Compaq Presario 425. (486-based microcomputer) (Hardware Review) (Evaluation)
by Tim Victor
Since Compaq is the most experienced maker of IBM-compatible personal computers, Compaq's PCs are a frequent choice for conservative buyers. Compaq's reputation for solid service and overall quality helps it maintain its hold on a large chunk of the corporate PC market, where these sturdy virtues are most honored. While the Presario 425 might have a nontraditional layout, combining the monitor and the CPU in a single case, it's cut from the same worsted-wool cloth as Compaq's higher-priced models. There isn't much excitement, but there's plenty of necessary functionality.
The all-in-one package includes the basics: a 14-inch color monitor, a 200MB hard disk, and a single 3 1/2-inch floppy drive. The compact case is great for busy desktops, and with just three cables to connect--power, keyboard, and mouse--setup couldn't get much easier. The system board resides in a rear-opening drawer underneath the integral monitor, allowing easy access for maintenance and upgrades. However, the hardware mounted on that board pushes the lower limits of acceptability. The 4MB of RAM included meets the standard for entry-level Windows boxes, but the 25-MHz 486SX processor is a step behind faster competitors; a 33-MHz CPU would have added some much-needed muscle at a minimal extra cost. The Cirrus Logic video chip accelerates Windows graphics nicely, but with only 512K of display memory, there's no support for full-color display modes beyond 256 colors.
Preinstalled software also helps Compaq Presario buyers get up to speed quickly. In addition to DOS 6 and Windows 3.1, there's PFS:-WindowWorks, a basic productivity package that incorporates word-processing, database, spreadsheet, and telecommunications functions. Other selections include Quicken personal accounting software, sign-up kits and modem software for Prodigy and America On-line, and Max Fax software for the Presario's built-in fax/data modem.
The internal modem supports data, fax, and voice communications, but with only a 2400-bps data rate, it's a mixed blessing. At this point, most online systems worth calling support at least 9600-bps connections, and with so many services charging by the hour, a faster modem can pay back the small price difference in just a few months.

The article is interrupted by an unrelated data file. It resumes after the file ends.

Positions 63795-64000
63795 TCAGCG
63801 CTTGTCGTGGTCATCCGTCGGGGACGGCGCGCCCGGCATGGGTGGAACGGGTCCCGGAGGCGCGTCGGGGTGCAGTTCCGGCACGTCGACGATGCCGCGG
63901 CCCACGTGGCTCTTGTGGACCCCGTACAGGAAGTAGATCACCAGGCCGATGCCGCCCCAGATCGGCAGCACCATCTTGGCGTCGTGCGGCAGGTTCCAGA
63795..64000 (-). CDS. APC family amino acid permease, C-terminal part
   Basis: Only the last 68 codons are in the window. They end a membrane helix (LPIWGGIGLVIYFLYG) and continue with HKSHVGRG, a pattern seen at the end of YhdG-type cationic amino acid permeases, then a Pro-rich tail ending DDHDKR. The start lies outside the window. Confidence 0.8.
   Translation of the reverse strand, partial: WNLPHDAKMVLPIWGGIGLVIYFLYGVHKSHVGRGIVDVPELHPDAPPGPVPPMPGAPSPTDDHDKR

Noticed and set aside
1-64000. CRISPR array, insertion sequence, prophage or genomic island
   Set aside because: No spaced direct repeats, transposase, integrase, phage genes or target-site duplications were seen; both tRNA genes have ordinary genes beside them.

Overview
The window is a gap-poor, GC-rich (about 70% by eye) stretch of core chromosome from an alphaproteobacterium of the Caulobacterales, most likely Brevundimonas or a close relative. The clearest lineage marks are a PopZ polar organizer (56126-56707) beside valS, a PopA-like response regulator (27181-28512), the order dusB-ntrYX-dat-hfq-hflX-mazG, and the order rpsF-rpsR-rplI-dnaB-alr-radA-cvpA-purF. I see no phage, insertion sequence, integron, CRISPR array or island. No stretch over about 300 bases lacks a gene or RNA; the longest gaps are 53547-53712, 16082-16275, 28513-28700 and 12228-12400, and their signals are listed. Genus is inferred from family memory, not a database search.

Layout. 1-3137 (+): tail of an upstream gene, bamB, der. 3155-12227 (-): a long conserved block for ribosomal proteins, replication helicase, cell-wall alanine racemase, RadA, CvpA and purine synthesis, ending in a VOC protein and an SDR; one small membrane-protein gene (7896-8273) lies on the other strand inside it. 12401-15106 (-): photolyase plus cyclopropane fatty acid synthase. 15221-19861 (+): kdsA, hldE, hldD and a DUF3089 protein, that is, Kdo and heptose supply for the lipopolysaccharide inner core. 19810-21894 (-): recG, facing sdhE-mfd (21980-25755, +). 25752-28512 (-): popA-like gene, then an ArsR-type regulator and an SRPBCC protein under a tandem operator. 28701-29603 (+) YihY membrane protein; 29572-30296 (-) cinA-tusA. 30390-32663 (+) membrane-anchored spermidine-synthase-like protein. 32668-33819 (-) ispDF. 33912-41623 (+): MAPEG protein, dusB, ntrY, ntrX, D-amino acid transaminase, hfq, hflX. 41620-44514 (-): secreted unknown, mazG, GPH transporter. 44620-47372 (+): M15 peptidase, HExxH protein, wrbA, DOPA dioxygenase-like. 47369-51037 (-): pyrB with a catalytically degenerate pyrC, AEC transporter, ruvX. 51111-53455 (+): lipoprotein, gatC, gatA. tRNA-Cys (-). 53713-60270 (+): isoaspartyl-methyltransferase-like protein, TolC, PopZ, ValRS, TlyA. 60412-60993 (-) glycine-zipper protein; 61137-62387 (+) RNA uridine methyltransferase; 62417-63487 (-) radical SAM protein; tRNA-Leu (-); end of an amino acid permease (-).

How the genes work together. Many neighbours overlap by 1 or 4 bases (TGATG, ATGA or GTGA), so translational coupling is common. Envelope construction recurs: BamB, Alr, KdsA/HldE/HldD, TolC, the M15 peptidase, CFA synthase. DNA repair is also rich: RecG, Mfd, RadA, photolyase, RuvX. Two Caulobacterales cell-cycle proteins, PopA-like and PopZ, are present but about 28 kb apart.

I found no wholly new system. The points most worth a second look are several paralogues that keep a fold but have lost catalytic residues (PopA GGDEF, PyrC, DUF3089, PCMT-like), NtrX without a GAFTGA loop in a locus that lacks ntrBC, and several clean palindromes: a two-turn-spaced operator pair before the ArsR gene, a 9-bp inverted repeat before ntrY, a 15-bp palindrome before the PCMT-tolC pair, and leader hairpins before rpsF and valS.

With the modem's voice support, the Presario can also act as a telephone answering machine. At first glance, one might question that feature's value--how many computer buyers don't already have an answering machine? But if you leave a modem online to receive faxes, it'll grab every incoming call on the line, so a separate answering machine is useless. Max Fax can distinguish between incoming voice and fax calls, routing each to the appropriate software module, and that's a very useful feature. It also recognizes caller ID codes and allows multiple voice mail boxes with private access numbers, features not found on most answering machines.
The Presario can play audio recordings through an internal speaker via the modem, and it can record voice memos using a telephone handset as a microphone, but there's no Windows sound driver for this interface. It's just about impossible to use these audio functions to annotate business documents or to add some punch to education and entertainment software. That's a surprising omission from a company as thorough as Compaq.
With no multimedia features and no room inside the case for an internal CD-ROM drive, a tape backup unit, or a second floppy drive, the Presario doesn't offer the versatility that home computer buyers should be looking for. A lot of new games and entertainment titles also demand more processing power than the 25-MHz CPU has to offer. But the Presario 425 is a staid and solid performer for basic productivity tasks, and it's commendably simple to get up and running, making for a fine low-cost, low-hassle office system.
(Editor's note: At press-time, Compaq announced the Presario 433. This system sports a 33-MHz CPU and is otherwise identical to the Presario 425.)
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